Harford County farmers are working out new plans for their upcoming harvest season as a late summer dry spell has kept water levels low across Maryland.
Both grain and produce farmers are hoping for a few days of rain to ensure good, quality crops this season.
Mike Doran, vice president of the Harford County Farm Bureau and a third generation farmer, said the dry spell is beginning to affect crops at his Whiteford farm.
"The dry spell is impacting our decision to plant our small grains like wheat and barley," Doran said. "We don't like to plant small grains in dry conditions."
Doran said his farm, like many grain-based farms in Harford County, does not have an irrigation system to remedy the loss in rainfall. He said his grain farm is too large for an irrigation system, which would require a significant body of water.
National Weather Service meteorologist Dan Hofmann said the end of the summer has been dry in the Baltimore-Washington metropolitan area in comparison to a much wetter start to the season. Both June and July saw above-average precipitation, with June seeing rainfall 4.3 inches above average. But there was only 1.13 inches of rain recorded in August, which was 2.416 inches below average.
"There was been a significant turnaround in rainfall in July and August," Hoffman said. "The basic trend in the Baltimore-Washington area was warm and wet to warm and dry... The last two months of the summer were significantly below normal in precipitation."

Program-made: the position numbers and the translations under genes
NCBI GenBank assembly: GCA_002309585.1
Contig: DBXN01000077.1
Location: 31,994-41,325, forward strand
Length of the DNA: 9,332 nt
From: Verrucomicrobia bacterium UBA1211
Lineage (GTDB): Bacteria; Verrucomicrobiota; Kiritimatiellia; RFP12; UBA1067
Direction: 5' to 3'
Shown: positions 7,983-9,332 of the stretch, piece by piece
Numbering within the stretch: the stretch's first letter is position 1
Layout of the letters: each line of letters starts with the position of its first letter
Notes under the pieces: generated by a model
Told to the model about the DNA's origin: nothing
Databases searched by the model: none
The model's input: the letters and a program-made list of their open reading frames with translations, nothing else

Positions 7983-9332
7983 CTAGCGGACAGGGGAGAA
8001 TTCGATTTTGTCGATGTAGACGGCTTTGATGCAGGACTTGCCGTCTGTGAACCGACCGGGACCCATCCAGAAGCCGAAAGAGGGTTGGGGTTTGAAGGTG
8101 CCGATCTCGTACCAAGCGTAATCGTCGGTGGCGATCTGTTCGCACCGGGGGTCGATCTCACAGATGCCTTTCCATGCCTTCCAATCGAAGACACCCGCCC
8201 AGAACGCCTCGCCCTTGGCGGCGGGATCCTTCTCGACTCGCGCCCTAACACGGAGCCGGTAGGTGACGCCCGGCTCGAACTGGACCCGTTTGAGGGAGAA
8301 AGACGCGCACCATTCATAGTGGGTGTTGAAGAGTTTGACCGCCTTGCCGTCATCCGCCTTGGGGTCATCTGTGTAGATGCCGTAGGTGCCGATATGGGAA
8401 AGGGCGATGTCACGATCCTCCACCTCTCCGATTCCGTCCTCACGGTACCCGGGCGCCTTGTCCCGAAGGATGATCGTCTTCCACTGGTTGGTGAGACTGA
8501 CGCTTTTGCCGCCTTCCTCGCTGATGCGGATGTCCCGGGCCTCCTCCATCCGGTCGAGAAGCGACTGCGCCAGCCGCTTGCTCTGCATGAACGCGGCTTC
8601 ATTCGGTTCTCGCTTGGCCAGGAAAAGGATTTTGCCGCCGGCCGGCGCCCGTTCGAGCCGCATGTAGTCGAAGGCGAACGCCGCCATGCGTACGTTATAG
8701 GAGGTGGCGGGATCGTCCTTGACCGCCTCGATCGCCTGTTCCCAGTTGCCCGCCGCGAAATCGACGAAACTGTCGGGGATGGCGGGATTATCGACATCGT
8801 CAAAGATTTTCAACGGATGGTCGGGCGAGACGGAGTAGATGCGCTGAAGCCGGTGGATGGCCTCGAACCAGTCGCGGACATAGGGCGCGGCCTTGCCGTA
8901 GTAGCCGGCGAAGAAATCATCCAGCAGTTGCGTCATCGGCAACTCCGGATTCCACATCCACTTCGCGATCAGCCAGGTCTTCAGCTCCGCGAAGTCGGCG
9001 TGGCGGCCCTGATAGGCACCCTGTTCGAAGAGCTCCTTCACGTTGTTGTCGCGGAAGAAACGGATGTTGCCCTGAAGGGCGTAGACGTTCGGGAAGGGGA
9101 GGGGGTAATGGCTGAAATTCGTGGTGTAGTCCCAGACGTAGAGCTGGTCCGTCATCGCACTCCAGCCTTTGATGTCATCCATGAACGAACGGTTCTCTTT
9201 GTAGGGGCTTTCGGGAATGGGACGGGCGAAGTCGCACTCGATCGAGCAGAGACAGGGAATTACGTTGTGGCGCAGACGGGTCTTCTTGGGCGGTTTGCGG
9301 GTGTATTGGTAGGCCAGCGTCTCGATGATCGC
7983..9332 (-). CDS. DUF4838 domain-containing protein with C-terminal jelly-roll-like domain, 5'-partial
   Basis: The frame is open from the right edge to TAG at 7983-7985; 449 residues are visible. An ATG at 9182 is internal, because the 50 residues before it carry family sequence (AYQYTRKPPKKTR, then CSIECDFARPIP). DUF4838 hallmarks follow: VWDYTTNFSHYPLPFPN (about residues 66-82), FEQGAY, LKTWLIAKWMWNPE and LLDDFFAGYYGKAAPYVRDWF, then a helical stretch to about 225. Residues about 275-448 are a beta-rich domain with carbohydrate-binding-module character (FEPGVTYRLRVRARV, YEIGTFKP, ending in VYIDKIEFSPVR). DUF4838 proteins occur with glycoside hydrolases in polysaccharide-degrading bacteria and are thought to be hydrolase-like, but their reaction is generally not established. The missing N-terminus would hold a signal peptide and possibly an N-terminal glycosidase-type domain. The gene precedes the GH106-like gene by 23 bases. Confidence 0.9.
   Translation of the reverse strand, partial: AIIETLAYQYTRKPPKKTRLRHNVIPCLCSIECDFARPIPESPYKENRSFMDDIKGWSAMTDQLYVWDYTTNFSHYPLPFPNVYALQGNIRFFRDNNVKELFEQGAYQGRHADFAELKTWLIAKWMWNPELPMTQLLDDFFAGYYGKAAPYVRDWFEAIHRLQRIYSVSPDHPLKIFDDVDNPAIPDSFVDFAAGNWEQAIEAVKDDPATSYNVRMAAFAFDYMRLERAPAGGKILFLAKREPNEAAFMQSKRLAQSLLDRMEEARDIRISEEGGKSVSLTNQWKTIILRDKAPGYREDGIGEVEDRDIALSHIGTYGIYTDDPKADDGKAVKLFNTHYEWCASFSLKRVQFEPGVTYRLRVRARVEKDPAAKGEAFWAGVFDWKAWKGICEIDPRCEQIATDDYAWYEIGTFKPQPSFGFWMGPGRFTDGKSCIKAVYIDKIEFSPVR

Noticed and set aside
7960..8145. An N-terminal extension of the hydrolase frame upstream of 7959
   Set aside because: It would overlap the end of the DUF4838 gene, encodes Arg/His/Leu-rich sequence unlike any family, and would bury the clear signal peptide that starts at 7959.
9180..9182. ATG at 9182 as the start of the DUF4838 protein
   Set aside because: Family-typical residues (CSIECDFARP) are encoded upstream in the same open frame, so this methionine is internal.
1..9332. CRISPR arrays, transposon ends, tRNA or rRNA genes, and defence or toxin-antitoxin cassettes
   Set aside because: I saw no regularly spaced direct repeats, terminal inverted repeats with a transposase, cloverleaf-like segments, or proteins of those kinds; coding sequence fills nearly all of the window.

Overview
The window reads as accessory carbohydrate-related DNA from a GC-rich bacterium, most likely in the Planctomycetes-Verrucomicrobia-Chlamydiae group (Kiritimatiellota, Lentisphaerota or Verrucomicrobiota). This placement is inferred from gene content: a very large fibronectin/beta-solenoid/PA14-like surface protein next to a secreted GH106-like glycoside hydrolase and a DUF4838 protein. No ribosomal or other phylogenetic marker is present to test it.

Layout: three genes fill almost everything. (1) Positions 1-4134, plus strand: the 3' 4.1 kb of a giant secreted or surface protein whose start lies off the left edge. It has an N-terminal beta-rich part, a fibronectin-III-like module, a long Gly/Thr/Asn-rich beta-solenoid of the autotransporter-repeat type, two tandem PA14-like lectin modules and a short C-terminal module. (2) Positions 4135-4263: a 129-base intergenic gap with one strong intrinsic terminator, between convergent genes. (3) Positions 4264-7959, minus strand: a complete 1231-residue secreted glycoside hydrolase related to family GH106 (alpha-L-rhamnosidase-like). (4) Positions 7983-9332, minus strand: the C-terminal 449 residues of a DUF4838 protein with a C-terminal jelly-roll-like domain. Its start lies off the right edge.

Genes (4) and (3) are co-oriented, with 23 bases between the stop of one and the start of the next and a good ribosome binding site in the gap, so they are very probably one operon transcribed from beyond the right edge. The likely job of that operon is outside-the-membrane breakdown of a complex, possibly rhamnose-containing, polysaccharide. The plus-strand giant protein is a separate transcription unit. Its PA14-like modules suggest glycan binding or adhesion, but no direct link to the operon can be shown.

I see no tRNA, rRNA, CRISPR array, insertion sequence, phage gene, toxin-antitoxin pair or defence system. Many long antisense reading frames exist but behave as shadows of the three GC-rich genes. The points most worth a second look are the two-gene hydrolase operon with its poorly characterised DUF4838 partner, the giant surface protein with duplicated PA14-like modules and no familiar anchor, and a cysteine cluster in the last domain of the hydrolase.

Doran's farm also raises cattle, which feed on grass. He said the lack in rain has dramatically decreased grass growth, forcing the farm to use hay as a substitute.
"We're been supplementing the grass with hay, which is an expense," Doran said. "Typically we use hay in the harsh winter months. We really try to get through early winter with grass... The grass just isn't quite doing as well as it normally would."
Paula Harman, who owns Harman's Farm with her husband, Tom, said her produce is also suffering from the lack of rainfall. Harman said she is concerned at her farm about sales of their sweet corn and pumpkins, which are growing smaller than normal.
"The dry weather has been stressful on the pumpkins," Harman said. "Our goal is to keep leaves on the pumpkins to protect them and keep them healthy. There are leaves out there, but they aren't as big and it's stressing the pumpkins, which may not grow as big."
Harman said she is also concerned about her sweet corn, because many of the ears won't reach their full length due to the lack of rain.
"It's been a strange year," Harman said.
But Harman's farm has been lucky. Her produce farm in Churchville is equipped with an raised plastic bed irrigation system. She said her farm runs water from a pond and wells on her property to keep her crops healthy.
"We've been pumping from the pond," Harman said. "The pond level has gone way down because of the lack of rain and because we're pumping a lot of water."
According to the National Weather Service, hope may be on the horizon - rainfall is possible this weekend into early next week.
"There's a front approaching in the late weekend and an increasing likelihood in showers next week," Hofmann said. "It's uncertain in how long it could last for, but chances for rain increase Sunday night and decreases Tuesday night."
Hofmann said there is a 40 to 50 percent chance the Harford area could see rainfall next week.